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St. Olaf to offer new film and media studies major, engineering concentration


A new film and media studies major, along with an engineering studies concentration, were  approved at the April 16 virtual faculty meeting. Both programs will begin rollout during the fall 2020 semester. 

The College finally designated a full major to film and media studies after 25 years of only offering miscellaneous courses to count towards the separate concentrations. The new major will consist of 10 courses and allow for a rotation of topics within film and media.

“The way we’ve constructed it [the major] is with an eye on flexibility … we rotate topics so that students can feel more media-based or more cinema-based,” associate professor of English Linda Mokdad said.  “So that we keep it open enough so that the program can change and shift and we can accommodate new forms.” 

The merger of media and film studies reflects an industry trend, according to Director of Media and Film Studies William Sonnega. 

“Merging film and media at St. Olaf is consistent with national and international trends in the field; the two areas are deeply integrated and share many common interests, especially in production where we see shooting and editing today used for myriad purposes, from 30-second marketing videos to full-length documentary features,” Sonnega said. 

Currently, St. Olaf offers separate concentrations in media studies and film studies. The two will blend together to create the new major. Over the next few years, the two separate concentrations will be phased out, as a joint film and media studies concentration will take its place. Current students who concentrate in these fields will be able to complete their requirements, while future students will complete the new coursework.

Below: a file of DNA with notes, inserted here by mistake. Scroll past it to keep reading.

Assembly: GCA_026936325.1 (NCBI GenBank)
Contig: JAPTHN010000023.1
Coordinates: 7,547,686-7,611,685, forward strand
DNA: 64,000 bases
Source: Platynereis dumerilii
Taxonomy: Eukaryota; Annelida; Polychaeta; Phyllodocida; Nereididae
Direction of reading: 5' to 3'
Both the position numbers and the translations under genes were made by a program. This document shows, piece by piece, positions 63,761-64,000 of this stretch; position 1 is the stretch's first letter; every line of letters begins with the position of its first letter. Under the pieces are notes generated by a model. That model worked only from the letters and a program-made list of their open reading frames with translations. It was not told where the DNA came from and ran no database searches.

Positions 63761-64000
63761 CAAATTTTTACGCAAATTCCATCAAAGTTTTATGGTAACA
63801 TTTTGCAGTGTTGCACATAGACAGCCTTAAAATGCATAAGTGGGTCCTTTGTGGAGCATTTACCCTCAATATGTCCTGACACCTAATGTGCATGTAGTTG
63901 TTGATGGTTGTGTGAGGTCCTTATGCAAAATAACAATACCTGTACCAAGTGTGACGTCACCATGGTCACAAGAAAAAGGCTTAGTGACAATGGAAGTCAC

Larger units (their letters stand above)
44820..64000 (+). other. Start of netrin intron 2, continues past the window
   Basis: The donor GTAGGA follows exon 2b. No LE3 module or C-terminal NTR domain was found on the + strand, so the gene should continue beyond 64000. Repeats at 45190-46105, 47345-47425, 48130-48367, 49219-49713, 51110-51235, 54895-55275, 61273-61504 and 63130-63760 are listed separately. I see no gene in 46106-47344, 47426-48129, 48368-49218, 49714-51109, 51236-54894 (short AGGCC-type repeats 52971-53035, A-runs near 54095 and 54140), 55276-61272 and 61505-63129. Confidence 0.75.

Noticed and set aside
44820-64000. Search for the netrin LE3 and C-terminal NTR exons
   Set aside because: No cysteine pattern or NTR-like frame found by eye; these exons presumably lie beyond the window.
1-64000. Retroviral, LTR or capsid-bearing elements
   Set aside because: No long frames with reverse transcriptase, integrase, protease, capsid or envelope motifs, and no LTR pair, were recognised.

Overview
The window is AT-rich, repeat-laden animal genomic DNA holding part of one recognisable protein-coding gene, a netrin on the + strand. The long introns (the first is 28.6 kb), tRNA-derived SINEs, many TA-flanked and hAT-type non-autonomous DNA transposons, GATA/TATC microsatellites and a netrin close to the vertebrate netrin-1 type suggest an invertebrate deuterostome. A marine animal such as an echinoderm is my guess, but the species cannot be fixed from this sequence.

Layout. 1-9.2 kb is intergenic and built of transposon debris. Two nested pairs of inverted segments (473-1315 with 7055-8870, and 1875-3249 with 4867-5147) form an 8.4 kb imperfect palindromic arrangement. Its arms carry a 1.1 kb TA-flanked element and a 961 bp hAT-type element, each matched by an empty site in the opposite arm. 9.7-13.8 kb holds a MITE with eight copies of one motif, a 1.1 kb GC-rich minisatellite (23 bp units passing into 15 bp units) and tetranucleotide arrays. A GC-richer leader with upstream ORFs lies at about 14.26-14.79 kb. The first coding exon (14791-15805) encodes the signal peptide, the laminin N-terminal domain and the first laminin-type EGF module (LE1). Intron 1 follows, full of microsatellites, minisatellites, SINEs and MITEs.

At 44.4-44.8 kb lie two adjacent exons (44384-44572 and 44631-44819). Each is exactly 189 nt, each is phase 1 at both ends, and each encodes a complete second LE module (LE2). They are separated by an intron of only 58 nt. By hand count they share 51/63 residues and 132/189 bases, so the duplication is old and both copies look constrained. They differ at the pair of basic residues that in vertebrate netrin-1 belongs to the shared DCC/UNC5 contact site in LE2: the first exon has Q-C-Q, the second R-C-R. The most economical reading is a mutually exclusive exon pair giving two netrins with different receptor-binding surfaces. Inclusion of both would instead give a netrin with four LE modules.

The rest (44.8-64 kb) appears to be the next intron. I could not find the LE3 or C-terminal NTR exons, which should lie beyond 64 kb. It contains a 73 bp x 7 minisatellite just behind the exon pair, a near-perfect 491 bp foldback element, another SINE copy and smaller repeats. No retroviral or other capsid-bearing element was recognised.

Students currently enrolled at St. Olaf who fulfill 10 media- and film-related courses will be able to complete the major. Due to certain major requirements that won’t be offered next year because of a lack of class space, students will be able to find comparable classes.

“I’m really excited about developing this program that will be multifaceted, that’s going to engage with both film and media in really interesting ways, and a program that will be in league with other programs across the country,” Mokdad said.

The new engineering studies concentration will require around 11 courses, with the goal of equipping students for graduate school and work in the engineering field. The required courses will come from different departments, such as math, chemistry, physics and computer science. Students will also be required to take electives, allowing them to specialize in a specific type of engineering. 

Over the next year, two new courses will be offered that will count toward the rollout of the concentration, including Thermodynamics and Computer Aided Engineering. Students can look for additional courses in the following years.

Over the last decade, the College’s physics department has made a push to support engineering students, offering additional courses such as the engineering design practicum for those pursuing graduate school. 

Alden Adolph, assistant professor of physics and advisor to engineering students, hopes that the new concentration coupled with the liberal arts education will further support students who have an interest in the field while fostering “unique engineers.”

“I’m really hopeful that this program will help educate and train students who will be unique engineers, who will understand the societal context of the problems they are working to solve, who can employ all the different perspectives they are exposed to while at St. Olaf,” Adolph said. “I hope they become engineers that are more than math and science and understand that engineers are solving the problems of humans.”